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가난하여 아무 것도 없는 황교안[귀신 씻나락 까먹는 소리(575)] 이승호 동화작가
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  • 승인 2019.11.26 12:10
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일본 귀신 빈보가미는 스스로 가난하여
끊없이 사람을 고통스럽게 한다.

눈 있는 일본인들은 아베를,
귀 있는 한국인들은 황교안을
빈보가미라 부른다.

(부록)

가난과 고통 주는 귀신

빈보가미(貧乏神). Binbō-gami. a kami who inhabits a human being or his house to bring misery and poverty. 경쟁자 궁귀(kyūki, 窮鬼).

생김새, 패션

더러운 늙은이. Generally, a binbōgami appears as a skinny, dirty old man, who wields both an uchiwa and a kendama in his hands and wears one broken geta on his foot.


옛날얘기 (1)

Concerning binbōgami's preference of baked miso, in Senba, Osaka, (ja:船場 (大阪市)) the following story is told: There used to be an event till about 1877 to send binbōgami away: At the end of each month, merchants in Senba made baked and plate-shaped miso, then a bantō (番頭, head clerk), with the plate-shaped miso in his hands, walked around till the air was filled with its appetizing smell. After a while, he bent the plate-shaped miso closed. The miso's smell makes binbōgamis come out of the houses they inhabit and traps them in it. The bantō dumps the miso into a river and washes the smell away before returning. According to poet Mitsuyuki Nakamura, binbōgami has an uchiwa to draw in and enjoy miso's smell.

“황제단식이라더니 과연.... ” (왼쪽, 황교안 부러워하는 일본 귀신)

옛날얘기 (2)

In 1821, there was a bushi house with ever-present misery. One day, the man who served the house went to Sōka and came across a bonze. The man asked him where he came from. The bonze replied he came from the man's house. The man said that he had never seen the bonze before. "I'm binbōgami," the bonze answered, "and that's why so many people in the house caught an illness. That house has enough misery, so I shall go to another house. Your master will have better luck hereafter" and the bonze disappeared. Just as the bonze said, people in the house experienced better luck gradually.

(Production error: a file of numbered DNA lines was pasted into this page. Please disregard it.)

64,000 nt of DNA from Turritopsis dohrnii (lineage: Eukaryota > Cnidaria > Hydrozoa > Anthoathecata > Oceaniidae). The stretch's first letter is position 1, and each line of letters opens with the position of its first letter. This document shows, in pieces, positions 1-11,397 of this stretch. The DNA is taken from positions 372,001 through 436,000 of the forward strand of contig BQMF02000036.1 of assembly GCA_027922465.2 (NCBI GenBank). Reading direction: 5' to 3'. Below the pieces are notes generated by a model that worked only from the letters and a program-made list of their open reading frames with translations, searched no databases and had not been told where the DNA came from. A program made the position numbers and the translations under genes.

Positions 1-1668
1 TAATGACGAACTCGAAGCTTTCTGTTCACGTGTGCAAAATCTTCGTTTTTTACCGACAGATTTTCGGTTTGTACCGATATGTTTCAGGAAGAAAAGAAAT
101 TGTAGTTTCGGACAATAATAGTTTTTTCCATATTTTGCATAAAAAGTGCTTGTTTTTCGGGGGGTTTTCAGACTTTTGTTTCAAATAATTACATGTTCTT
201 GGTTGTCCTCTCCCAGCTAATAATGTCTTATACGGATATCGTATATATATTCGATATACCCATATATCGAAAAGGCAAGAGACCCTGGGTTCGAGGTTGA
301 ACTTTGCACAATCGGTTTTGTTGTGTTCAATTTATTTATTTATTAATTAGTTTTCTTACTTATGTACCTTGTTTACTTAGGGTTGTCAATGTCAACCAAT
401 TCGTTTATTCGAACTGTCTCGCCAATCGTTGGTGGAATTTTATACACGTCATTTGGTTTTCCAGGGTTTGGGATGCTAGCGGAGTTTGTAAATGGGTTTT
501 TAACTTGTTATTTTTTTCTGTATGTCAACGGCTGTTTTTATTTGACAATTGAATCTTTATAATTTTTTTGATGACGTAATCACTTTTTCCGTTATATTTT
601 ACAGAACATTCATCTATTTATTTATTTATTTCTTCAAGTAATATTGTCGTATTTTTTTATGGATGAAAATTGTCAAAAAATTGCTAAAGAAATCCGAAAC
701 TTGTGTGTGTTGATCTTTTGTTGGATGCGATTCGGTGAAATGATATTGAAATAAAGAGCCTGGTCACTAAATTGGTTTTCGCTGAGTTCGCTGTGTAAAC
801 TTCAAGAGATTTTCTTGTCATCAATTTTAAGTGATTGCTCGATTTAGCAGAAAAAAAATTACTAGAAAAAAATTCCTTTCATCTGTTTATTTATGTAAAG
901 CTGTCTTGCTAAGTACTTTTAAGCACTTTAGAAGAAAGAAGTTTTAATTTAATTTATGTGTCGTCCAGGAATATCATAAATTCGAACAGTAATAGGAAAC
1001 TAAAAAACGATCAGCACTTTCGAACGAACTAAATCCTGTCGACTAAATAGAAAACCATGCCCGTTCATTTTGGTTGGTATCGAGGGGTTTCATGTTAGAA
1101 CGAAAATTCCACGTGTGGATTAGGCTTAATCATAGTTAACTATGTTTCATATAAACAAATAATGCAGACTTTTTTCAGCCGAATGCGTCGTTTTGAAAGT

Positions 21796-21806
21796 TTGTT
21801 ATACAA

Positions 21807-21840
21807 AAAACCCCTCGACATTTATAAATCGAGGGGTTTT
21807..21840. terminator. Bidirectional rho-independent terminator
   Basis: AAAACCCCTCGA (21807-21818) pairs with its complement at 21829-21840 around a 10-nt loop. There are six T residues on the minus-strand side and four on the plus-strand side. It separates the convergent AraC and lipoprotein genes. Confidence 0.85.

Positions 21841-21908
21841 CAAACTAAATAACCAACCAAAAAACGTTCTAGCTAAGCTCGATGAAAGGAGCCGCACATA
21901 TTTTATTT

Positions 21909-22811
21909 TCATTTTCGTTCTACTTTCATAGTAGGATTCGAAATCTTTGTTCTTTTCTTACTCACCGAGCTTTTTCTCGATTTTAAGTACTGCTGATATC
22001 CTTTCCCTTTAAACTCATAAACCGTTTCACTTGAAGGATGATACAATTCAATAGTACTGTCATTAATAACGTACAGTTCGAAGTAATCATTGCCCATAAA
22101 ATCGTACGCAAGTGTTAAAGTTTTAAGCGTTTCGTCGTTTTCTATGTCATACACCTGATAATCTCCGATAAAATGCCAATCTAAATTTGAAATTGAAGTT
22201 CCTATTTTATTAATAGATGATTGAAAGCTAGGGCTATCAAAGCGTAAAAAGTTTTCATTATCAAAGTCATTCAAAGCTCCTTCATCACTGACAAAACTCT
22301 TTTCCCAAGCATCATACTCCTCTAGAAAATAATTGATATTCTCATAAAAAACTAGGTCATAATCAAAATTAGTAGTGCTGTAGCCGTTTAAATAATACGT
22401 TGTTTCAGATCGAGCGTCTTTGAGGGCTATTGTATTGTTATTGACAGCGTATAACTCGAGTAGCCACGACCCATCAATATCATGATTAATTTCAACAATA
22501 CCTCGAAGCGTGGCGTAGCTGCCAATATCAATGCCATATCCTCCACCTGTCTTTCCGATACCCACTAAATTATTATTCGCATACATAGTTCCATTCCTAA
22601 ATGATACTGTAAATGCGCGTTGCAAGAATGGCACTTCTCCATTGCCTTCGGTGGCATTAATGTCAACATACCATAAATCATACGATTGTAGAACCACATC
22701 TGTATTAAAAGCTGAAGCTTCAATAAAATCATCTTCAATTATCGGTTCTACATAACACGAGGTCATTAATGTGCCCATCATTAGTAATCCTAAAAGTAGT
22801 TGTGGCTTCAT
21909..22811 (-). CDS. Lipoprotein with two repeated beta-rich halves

옛날얘기 (3)

Being a kami, a binbōgami cannot be killed.[citation needed] A story in Niigata Prefecture describes how: If you light an irori on an ōmisoka, irori's heat kicks binbōgami out and invites fukunokami (福の神, the kami of good luck) who likes the warmth of irori. There are many other superstitions which connect binbōgami with irori, including that of Tsushima, Ehime Prefecture: If an irori is lit too repeatedly, binbōgami appears.

쓰러진 황교안을 한심하게 바라보는 일본 요괴(왼쪽)

옛날얘기 (4)

Tankai(譚海), an essay collection by Souan Tsumura, includes a story about a binbōgami : During a nap, a man dreams of a ragged old man entering the room. Thereafter, everything the man did went wrong. Four years later, in another dream, the old man appears again. The old man says that he will leave the house and tells the man how to send a binbōgami away: Make some baked rice and baked miso, and place them on an oshiki (wooden board, with four bent edges to serve as a tray), and take it through the back door and dump them into the river. The old man also reveals how to avoid binbōgami thereafter: Not to make any baked miso, which is preferred by binbōgami, and to never eat any raw miso, which makes poverty too severe to light a fire to bake miso. The man did as he was told, and he never again experienced poverty.

“황교안, 빈핍하니 아무 것도 없는 자..." "그래서 못마땅.... ”

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